Biographical Sketch of Dora Haynes

Biographical Database of NAWSA Suffragists, 1890-1920

Biography of Dora Haynes, 1859-1934

By Mary Okin, PhD Student, History of Art and Architecture, UC Santa Barbara

Founding member of the Friday Morning Club, Chairman, Finance Committee of the Political Equality League of Southern California; member of the Civic League Suffrage Committee; first president of the California League of Women Voters; helped found the Los Angeles County League of Women Voters

Dora Haynes (neé Fellows) was born in 1859 near Yorktown, Pennsylvania. A strong student, Haynes attended Wellesley College for a year and the following year, 1882, married John Randolph Haynes, a general physician with a growing practice. John brought Dora to Philadelphia where their only child, a son named Sydney, was born. Sydney's tragic death at age three from scarlet fever along with Dora's poor health in 1886, prompted a move to Los Angeles where John became one of California's prominent physicians, real estate investors, and social reformers, and Dora, his "silent partner," became a leading matron, women's club organizer, and suffrage leader.

Truly in a companionate marriage, Haynes was active in managing her husband's career while he supported her activism. When she was not attending or hosting women's club meetings, Haynes was working in his medical office, drawing charts and diagrams for his classroom demonstrations, and hosting clients, important business contacts, and social or political events in their home. Prior to the 1911 campaign for suffrage, Haynes joined a number of women's clubs in Los Angeles, including the Ruskin Art Club and the Friday Morning Club, of which she was a charter member. The Friday Morning Club became a nexus for social reform and women's suffrage discussions in Los Angeles and Haynes established a network of contacts for herself and for her husband's later reform efforts. Despite her delicate health in 1911, she served as Chairman of the Finance Committee of the Political Equality League of Southern California, a financial and educational arm that supplied speakers to local meetings of men and women interested in suffrage.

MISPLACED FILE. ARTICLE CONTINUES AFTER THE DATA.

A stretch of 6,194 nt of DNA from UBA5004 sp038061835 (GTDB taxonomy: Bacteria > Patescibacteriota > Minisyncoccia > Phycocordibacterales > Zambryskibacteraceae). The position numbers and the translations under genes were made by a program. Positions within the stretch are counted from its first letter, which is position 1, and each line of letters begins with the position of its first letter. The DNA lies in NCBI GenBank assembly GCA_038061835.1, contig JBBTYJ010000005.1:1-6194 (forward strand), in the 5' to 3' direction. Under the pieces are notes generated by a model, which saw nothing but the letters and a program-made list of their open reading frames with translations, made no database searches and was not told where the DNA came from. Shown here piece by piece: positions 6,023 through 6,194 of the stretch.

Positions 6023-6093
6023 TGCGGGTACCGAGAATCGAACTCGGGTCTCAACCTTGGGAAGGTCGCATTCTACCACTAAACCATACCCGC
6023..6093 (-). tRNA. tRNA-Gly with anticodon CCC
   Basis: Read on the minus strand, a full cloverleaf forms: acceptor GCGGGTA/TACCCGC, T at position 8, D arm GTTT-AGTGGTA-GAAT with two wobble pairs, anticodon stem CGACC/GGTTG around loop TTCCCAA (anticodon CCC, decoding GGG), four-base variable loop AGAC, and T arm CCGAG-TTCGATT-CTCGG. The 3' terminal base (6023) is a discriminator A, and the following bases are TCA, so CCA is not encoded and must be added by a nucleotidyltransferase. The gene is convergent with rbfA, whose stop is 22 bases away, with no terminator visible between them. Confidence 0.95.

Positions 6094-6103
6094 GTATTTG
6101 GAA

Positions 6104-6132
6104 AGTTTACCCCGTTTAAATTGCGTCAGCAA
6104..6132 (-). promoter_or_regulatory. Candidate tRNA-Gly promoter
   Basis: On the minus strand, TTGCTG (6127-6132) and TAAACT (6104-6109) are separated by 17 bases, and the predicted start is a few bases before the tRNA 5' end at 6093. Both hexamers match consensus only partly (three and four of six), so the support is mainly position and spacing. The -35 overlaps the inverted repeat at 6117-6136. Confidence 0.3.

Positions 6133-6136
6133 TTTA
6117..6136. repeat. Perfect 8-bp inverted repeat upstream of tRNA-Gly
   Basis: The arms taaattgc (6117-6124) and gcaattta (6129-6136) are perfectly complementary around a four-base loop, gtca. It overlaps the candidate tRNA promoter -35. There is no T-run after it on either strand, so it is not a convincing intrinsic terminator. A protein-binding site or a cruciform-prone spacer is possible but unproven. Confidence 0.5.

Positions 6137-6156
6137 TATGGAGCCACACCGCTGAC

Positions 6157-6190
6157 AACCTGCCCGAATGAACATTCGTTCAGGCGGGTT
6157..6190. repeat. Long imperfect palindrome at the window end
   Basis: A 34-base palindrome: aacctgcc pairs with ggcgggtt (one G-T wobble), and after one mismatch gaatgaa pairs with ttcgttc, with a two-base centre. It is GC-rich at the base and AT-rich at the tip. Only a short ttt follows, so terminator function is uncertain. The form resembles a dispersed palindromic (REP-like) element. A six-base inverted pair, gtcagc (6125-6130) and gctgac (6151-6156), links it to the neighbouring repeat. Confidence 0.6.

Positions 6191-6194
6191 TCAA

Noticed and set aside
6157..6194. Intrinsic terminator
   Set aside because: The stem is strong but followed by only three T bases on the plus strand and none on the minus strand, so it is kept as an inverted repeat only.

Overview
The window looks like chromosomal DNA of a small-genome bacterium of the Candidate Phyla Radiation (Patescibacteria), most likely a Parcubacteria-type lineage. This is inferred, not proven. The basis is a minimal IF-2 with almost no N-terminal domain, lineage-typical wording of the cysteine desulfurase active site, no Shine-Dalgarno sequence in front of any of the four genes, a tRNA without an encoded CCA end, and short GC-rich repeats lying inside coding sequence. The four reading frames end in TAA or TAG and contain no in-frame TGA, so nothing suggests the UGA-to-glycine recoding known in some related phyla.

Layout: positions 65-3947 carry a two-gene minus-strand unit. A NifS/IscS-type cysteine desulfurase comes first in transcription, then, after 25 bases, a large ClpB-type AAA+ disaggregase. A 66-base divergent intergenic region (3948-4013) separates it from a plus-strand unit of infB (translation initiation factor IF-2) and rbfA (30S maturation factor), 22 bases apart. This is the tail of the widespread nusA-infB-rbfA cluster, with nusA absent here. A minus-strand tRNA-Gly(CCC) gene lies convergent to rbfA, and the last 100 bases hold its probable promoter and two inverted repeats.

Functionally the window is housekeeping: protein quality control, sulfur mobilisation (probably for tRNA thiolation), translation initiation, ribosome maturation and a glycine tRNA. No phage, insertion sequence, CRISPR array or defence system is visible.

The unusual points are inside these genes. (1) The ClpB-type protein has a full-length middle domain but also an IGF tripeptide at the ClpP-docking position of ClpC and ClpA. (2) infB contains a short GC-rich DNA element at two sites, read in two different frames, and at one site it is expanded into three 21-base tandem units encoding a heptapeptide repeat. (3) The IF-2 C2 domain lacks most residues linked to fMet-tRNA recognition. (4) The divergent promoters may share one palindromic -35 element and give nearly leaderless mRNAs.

After suffrage passed in California in 1911, Haynes remained involved in the national cause as a member of the Civic League Suffrage Committee that organized aid to campaigns in other states. In 1913, she was one of several Los Angeles dowagers endorsing a female candidate for the city council. On Dora's urging, John also wrote to President Woodrow Wilson's secretary to lobby for the release of suffragist Alice Paul imprisoned for picketing the White House in 1917. After the end of World War I, Haynes helped establish the California League of Women Voters and was elected its first President in 1919. She also assisted in founding the Los Angeles County League of Women Voters, a local wing of the state organization that allowed her to stay close to home. It is an indication of her prominence in Los Angeles that when the Susan B. Anthony Amendment passed in 1920, Los Angeles activists celebrated over a Thanksgiving banquet in her home. Her voice on the subject is best captured by an interview in response to a man's opinion that women vote as their husbands tell them in 1920. Haynes responded, "women have been influencing their husband's votes for a long time... Many women, especially the housewives, have so much more time to read and think upon political subjects than their husbands that they are better qualified to decide."

In 1929, Haynes developed Hodgkin's disease and died at her Los Angeles home in 1934. Her estate helped to fund the John and Dora Haynes Foundation, a non-profit organization that continues to promote her commitment to progressive causes through research and education focused on promoting democracy, urban reform, and education in Los Angeles.

Sources:

The John Randolph Haynes Foundation. The John Randolph Haynes Foundation. 2017. Accessed August 30, 2017. http://www.haynesfoundation.org/about/index.asp.

"L.A. Now Center for Nationwide Suffrage." Los Angeles Herald, May 13, 1915.

"LOVE FOR HUBBY WILL NOT SWAY WIFE'S VOTE, WOMEN SAY - Feminine Political Leaders of L.A. Dispute Claims Man's Views Are Paramount." Los Angeles Herald, October 20, 1920.

Sitton, Tom. John Randoph Haynes: California Progressive. Stanford: Stanford University Press, 1992.

Sitton, Tom. "'Promoting the Well-Being of Mankind': The John Randolph Haynes and Dora Haynes Foundation." Southern California Quarterly 70, no. 1 (April 1, 1988): 97-106.

"Suffrage Committee To Aid Other States." Los Angeles Herald, August 8, 1912.

"Women Issue Letter Indorsing Mrs. Noel." Los Angeles Herald, June 2, 1913.

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